Art and Intimacy : How the Arts Began
Today we humans live in environments very different from those of our ancestors. They used ceremonies (the arts) to address matters of serious concern, such as health, prosperity, and fecundity, that affected their survival. Now we tend to dismiss the arts, to see them as superfluous, only for an elite. But if we are biologically predisposed to participate in artlike behavior, then we actually need the arts. Even--or perhaps especially--in our fast-paced, sophisticated modern lives, the arts encourage us to show that we care about important things.
Ellen Dissanayake is the author of Homo Aestheticus: Where Art Comes From and What Is Art For?
"Ellen Dissanayake is a pioneer on the borderland between science and the humanities; Art and Intimacy is an important contribution." -Edward O. Wilson, Harvard University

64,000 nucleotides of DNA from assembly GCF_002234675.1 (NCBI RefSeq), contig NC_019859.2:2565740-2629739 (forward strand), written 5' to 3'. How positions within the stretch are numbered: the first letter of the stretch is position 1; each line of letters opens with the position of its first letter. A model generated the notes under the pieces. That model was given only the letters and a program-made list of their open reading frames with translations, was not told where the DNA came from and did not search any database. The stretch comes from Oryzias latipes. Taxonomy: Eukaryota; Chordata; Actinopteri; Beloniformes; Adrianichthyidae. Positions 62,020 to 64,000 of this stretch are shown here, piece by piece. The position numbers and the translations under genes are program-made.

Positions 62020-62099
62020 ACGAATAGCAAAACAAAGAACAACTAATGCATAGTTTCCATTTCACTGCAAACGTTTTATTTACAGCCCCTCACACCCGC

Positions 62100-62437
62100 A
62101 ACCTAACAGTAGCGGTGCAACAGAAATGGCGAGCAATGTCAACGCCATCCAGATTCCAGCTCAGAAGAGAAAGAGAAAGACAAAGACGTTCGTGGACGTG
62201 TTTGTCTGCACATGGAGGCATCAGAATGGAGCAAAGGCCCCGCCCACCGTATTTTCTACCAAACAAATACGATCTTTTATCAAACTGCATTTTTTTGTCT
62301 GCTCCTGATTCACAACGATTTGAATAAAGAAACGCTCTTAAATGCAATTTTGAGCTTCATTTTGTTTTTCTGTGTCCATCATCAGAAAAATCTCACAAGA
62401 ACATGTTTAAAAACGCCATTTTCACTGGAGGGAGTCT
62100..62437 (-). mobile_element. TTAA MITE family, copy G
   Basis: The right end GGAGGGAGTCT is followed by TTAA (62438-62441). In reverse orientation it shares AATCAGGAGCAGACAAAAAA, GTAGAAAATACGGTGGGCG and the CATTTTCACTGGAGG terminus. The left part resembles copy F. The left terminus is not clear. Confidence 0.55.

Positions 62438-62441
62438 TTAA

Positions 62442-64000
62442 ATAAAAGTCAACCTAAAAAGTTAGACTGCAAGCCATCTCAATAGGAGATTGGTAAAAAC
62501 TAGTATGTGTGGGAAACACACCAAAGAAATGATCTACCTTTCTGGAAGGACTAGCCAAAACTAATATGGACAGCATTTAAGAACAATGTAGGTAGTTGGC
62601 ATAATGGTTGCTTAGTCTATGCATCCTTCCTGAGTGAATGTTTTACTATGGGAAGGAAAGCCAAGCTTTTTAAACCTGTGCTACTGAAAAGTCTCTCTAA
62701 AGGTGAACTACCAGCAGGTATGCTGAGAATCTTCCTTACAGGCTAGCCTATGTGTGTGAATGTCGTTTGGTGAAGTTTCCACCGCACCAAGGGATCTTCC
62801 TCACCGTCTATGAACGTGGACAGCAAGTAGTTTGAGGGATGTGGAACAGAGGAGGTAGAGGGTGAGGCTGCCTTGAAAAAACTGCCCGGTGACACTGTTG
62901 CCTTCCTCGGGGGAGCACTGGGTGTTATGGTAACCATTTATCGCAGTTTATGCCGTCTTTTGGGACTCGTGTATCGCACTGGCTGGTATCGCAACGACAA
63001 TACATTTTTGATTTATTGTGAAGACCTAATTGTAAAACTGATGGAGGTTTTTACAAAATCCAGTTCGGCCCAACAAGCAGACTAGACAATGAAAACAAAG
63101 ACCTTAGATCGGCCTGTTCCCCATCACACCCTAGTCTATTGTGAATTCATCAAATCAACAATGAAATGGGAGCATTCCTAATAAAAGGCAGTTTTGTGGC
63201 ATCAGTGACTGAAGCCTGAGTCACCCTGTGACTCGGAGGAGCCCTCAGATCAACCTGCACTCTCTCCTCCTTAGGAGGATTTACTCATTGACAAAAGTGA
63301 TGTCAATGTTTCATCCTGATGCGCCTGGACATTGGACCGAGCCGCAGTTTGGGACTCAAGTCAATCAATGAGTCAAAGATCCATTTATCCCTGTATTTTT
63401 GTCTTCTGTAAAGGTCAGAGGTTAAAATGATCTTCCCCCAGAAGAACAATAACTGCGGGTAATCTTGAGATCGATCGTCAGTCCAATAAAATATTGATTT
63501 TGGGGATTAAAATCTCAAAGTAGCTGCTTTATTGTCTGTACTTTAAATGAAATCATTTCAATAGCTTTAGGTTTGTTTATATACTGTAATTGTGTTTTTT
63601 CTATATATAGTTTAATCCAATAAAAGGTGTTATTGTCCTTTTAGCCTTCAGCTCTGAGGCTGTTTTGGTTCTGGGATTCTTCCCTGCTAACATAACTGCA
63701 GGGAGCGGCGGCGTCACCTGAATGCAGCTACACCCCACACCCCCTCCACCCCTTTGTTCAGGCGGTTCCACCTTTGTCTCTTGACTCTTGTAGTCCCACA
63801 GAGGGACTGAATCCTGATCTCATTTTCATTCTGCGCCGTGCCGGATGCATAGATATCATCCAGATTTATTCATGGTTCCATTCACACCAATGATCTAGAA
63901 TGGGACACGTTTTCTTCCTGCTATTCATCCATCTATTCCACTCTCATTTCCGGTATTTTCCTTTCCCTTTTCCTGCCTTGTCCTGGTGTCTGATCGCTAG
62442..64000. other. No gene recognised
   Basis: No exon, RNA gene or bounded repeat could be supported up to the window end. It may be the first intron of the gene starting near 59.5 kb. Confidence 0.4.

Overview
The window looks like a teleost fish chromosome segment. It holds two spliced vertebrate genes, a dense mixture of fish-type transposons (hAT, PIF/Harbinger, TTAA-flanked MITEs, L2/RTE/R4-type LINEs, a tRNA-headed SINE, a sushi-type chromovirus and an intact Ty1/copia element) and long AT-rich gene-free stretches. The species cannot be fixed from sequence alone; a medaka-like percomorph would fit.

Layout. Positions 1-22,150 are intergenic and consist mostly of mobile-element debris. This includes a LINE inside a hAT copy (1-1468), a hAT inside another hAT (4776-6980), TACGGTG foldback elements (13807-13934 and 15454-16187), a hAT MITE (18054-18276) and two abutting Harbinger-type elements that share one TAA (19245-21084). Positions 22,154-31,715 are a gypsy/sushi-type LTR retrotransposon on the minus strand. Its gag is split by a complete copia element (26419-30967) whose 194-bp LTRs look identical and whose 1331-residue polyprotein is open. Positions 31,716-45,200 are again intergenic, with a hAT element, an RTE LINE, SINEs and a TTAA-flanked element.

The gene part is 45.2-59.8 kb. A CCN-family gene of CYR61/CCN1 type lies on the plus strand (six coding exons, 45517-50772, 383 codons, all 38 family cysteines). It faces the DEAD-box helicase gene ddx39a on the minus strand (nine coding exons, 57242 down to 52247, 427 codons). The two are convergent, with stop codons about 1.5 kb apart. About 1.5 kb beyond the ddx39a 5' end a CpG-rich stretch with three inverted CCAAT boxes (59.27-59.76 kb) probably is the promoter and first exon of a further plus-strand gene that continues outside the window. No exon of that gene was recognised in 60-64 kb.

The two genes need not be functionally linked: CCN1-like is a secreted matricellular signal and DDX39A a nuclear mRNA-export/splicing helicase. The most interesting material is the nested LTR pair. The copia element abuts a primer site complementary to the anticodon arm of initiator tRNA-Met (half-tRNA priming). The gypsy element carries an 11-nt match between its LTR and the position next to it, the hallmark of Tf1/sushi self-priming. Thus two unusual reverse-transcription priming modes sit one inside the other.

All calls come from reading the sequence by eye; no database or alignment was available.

"Draws on disciplines ranging from cultural anthropology and art history to evolutionary psychology and cognitive archaeology, with contributions from infant and developmental psychology and neuroscience....Well researched and interestingly written." -Choice
"Ellen Dissanayake gives us a deep and even moving investigation of art's capacity to touch every corner of our emotional lives." -Denis Dutton, Washington Post